A month-old task force appointed by Mayor Steve Bach to develop ways to improve airline service to Colorado Springs is recommending that the airport spend $500,000 to renovate its unused east passenger concourse for use by the U.S. Transportation Security Administration and other tenants.
The task force also is backing plans already underway by airport management to build a business center and lounge for business travelers and other frequent fliers, and to refinance the airport's $39 million in debt so it can reduce debt payments made through airline fees.
Task force officials believe the moves will boost the airport's pocketbook, enabling it to lower the fees it charges airlines. In turn, that could help attract more airline service to the city.
"There isn't anything transformational in these (recommendations), but they are good first steps," said Steve Bartolin, a task force member and CEO of The Broadmoor hotel. "If we can increase revenue and lower fees, it will make the airport more attractive to carriers."
The hotel is owned by Denver-based Anschutz Corp., whose Clarity Media Group owns The Gazette.
TSA, the federal agency that screens passengers and baggage before flights, would lease about one third of the east concourse after renovations are completed early next year, said Neil Ralston, the airport's acting assistant director for planning and development. The agency, which currently leases space in abuilding near Powers Boulevard and Galley Road, began lease discussions with airport officials earlier this summer and has agreed to lease space in the east concourse for 10 years. The lease payments would repay the remodeling costs within three years.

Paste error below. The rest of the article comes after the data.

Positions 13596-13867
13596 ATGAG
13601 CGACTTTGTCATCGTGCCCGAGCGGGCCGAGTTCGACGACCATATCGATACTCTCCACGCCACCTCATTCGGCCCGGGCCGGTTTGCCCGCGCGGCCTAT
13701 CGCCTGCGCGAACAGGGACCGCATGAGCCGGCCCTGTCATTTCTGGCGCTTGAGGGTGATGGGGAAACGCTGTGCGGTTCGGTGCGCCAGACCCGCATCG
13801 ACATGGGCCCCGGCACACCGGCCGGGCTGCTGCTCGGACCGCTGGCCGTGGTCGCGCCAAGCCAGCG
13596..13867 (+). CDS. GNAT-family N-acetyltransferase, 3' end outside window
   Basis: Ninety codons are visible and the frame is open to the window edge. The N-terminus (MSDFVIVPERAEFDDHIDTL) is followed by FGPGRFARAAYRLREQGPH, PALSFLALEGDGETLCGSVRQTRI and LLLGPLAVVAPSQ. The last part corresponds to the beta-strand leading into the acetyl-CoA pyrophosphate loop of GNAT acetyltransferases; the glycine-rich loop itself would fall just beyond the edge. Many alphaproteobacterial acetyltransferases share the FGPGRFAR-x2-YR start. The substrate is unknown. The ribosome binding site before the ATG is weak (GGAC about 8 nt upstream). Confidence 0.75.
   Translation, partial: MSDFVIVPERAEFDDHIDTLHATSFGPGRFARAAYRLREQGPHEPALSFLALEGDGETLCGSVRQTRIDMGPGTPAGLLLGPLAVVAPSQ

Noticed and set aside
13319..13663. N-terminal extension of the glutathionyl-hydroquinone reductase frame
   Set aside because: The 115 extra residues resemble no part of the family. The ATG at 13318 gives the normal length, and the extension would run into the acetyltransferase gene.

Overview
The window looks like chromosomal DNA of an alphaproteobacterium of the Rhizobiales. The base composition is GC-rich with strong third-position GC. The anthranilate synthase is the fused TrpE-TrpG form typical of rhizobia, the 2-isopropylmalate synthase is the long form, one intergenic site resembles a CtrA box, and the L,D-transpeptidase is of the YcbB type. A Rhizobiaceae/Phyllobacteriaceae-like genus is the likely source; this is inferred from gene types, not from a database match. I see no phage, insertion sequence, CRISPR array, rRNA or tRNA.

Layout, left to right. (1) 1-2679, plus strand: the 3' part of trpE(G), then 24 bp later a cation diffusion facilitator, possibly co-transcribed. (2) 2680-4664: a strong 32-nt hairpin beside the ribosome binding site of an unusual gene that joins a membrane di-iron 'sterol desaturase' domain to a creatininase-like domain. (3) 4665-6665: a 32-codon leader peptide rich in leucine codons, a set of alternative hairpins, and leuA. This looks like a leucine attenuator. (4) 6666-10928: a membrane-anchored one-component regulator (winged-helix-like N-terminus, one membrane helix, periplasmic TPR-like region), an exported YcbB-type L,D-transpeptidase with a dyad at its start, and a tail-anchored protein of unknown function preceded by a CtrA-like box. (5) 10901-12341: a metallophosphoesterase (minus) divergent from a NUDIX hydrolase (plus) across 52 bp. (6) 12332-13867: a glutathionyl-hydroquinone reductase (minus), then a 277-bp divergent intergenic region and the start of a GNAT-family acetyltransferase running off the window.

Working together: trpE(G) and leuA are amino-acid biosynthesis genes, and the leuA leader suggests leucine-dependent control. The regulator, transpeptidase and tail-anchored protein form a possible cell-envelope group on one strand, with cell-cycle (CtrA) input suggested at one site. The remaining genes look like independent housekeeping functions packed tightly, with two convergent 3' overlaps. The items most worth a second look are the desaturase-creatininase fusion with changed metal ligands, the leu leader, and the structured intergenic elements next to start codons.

The city acquired the east concourse in 1998 from the bankrupt Western Pacific Airlines for $115,000 in cash and cancellation of $200,000 in fees the carrier owed, and later spent about $1 million to build a connecting hallway to the concourse to the main passenger terminal. The facility has been mothballed since the late 1990s.
The airport wants to spend $233,596 to build the business center and lounge near Gate 6 in the terminal's main passenger concourse. Airport officials are negotiating with its restaurant operator, SSP America, to operate the center and lounge and offer beverage service. The lounge would be packaged with valet parking and access to a premium security screening line for a per-use fee or free to first-class passengers.
The airport's carriers sought the center and lounge to better "retain and attract business travelers," according the recommendation.
The airport is also juggling some buckets of funding to reduce its annual debt payments. It had planned to use reserves to pay for a series of taxiway projects; instead, airport officials plan to use a low-interest loan of up to $10 million from the state to finance them. A $3 per passenger fee that every airport already charges would be used to pay off the loan, which carries a 2.5 percent annual interest rate. Then, the reserves that were to be used for the taxiway projects will instead go to pay off $10 million in airport bonds.
The airport also wants to refinance another $20 million in bonds at a lower interest rate.
The loan and bond refinancing could cut the airport's $5.2 million in debt payments by up to a third.
The task force will present the recommendations Monday to Colorado Springs City Council, said Bill Hybl, chairman of the five-member task force and CEO of the El Pomar Foundation. The council eventually has to approve spending for both the terminal renovation and the lounge construction, and must approve the application to the Colorado State Infrastructure Bank for the loan.
Hybl said the recommendations are just the first set that will emerge from the group, which plans to complete its work by year's end.
The recommendations come two weeks after the city hired Seabury APG, a Reston, Va.-based aviation consulting firm, as a marketing consultant to the airport. Seabury's nine-person team, which includes Quotient Group and D Custom as partners, has already begun work with the task force and airport officials, Hybl said.
Seabury has helped airports across the nation win service from low-fare airlines.
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